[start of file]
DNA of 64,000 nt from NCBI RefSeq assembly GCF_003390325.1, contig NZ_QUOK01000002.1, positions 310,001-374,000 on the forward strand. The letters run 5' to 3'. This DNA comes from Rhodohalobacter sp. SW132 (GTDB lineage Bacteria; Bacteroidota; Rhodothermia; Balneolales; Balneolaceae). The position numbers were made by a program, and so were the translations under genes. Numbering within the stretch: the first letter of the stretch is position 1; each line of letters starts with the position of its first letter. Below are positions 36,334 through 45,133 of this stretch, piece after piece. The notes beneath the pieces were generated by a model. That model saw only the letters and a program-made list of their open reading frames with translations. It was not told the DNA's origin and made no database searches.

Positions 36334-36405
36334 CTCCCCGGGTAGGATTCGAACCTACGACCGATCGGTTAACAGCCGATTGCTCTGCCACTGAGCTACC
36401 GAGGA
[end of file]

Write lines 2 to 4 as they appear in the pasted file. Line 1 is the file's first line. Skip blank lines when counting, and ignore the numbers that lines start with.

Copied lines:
Positions 36334-36405
36334 CTCCCCGGGTAGGATTCGAACCTACGACCGATCGGTTAACAGCCGATTGCTCTGCCACTGAGCTACC
36401 GAGGA